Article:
Name: Alison Michalk
On June 10, 2010, Alison Michalk sent a tweet out about her new social media and online community management business, Quiip.
“I’m launching my business!”
She was pregnant with her second child and had been working at Fairfax as a digital and community manager and editor of parenting website Essential Baby. With her experience managing online communities, Michalk had followed the rising popularity of Facebook and Twitter and made a calculated guess.
“I predicted brands would have a lot of trouble, not only finding skilled people to do it, but managing the 24/7 nature of social media,” says Michalk.
“So I thought maybe I’ll try this business out, give it ago. I sort of envisioned freelancing for a while, while I built it up.”
By June 20, Quiip was operating 24/7.
Two days after her tweet Michalk picked up two major private sector clients. A week after that, she picked up a federal government contract through an agency.
“They rang and they said, do you offer 24/7 moderation? And I said yes,” says Michalk. “They rang back on Thursday and said, the client is the Australian federal government and the contract starts Sunday.”
With just two days to hire a team of 12 people, Michalk hit the ground running.
Four years later – she’s still running, having doubled Quiip’s turnover in the last financial year to over $1 million and turned the company into one of Australia’s biggest social media management businesses.
She tells SmartCompany about her love of to-do lists, ‘distributed teams’ and living near the beach.
With two small children, Michalk doesn’t get much choice about when she wakes up.
“I haven’t used an alarm clock for nearly seven years,” she laughs.
Cleverly, Michalk has trained her eldest to turn on the coffee machine first thing.
The mornings are filled with getting the kids ready, spending time with them and the “general chaos that comes with having small children”.
Michalk also gets through some emails and tucks into her routine breakfast – some vegemite on Turkish toast and coffee.
“I read once that successful people have the same breakfast every morning, because it’s just one less thing you have to think of everyday, it’s great,” she says.
Michalk gets to the office around 9am and has a wide-ranging day ahead of her.
“I guess, like many small business owners, I’m wearing a lot of hats. My day covers everything from operations to new business development,” she says.
She is a big fan of to-do lists. “I’m ruthless,” she says, ordering her varied tasks from most to least important before she gets started for the day.
Michalk tries to get out of the office for lunch, heading down to a local Thai restaurant or any other vegetarian-friendly establishment close by.
She’ll also try to go for a walk along the beach (her office, like her home, is right on the ocean) if she has to field any long phone calls.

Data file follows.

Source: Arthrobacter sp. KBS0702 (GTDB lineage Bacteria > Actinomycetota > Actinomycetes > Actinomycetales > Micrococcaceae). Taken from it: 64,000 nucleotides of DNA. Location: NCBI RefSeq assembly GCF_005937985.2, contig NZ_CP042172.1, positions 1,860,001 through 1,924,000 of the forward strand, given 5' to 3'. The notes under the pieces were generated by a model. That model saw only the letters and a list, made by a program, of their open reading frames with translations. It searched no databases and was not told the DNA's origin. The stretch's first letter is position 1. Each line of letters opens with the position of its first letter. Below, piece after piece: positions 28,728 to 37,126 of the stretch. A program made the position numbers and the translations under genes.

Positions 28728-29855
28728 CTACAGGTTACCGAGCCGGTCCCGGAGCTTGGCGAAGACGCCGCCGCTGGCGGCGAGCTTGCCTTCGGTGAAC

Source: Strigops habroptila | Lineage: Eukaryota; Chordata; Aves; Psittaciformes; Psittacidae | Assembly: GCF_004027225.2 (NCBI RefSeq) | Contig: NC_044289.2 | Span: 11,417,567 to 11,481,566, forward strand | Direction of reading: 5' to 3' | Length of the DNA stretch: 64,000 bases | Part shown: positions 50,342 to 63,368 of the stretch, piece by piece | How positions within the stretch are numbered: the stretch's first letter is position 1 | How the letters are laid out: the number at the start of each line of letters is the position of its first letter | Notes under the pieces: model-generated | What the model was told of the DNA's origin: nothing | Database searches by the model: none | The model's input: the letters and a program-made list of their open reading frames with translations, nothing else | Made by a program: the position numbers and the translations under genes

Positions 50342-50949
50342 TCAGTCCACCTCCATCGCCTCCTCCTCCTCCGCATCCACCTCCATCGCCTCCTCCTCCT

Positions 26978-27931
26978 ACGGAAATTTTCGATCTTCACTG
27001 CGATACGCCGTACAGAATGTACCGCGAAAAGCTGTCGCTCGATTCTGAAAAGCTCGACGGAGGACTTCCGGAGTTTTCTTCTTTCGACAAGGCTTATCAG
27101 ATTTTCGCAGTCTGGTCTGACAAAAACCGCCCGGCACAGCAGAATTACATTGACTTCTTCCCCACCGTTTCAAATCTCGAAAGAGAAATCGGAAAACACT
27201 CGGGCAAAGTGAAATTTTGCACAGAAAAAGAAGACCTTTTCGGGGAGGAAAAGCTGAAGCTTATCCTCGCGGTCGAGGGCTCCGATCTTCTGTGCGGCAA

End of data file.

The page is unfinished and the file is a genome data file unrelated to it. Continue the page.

Michalk is also a big fan of what she calls ‘distributed teams’, the idea that an office doesn’t have to be in one location to function productively and successfully.
Quiip offers its staff the flexibility to work all over the globe. Michalk believes allowing staff flexibility enables her to find the best people, regardless of what other commitments they might have.
“The talent we have here is awesome, and you miss out on that talent without flexibility.”
Michalk admits she’s very lucky to have a husband who stays home with the kids – and is also a killer cook.
It’s something that makes her work/life balance a little easier to handle, allowing her to focus on work when she’s at work, and on her family when she’s at home. Although she does admit it takes work.
“It’s definitely an ongoing struggle. I definitely go through weeks where I’m doing 10-hour days,” she says.
“But I do really value lifestyle, that’s important to me and that’s why I’ve chosen to live where I live. It means we can spend a lot of time outdoors.”
While Michalk says she doesn’t have as much spare time as she’d like, any moment she does have she likes to spend it with her kids, skateboarding or hanging out down at the beach.
If she does steal a moment for herself, you might find her snuggled up with her kindle reading a good business or media book. She’s currently devouring Arianna Huffington’s new tome, Thrive.
Quiip is growing rapidly and Michalk’s focus is as much on nurturing the company’s culture as it is expanding its client list.
As the company grows, she would like to look at further expanding the company’s distributed team strategy.
And while selling Quiip isn’t on her current to-do list, Michalk says she would look at a strategic partnership if the right partner came along further down the track.
“I do think it’s interesting how many new entrepreneurs have sell strategies before they’ve even built anything,” says Michalk.
“We’re likely to have busier times ahead but I’m really proud of what we’ve achieved so far.”
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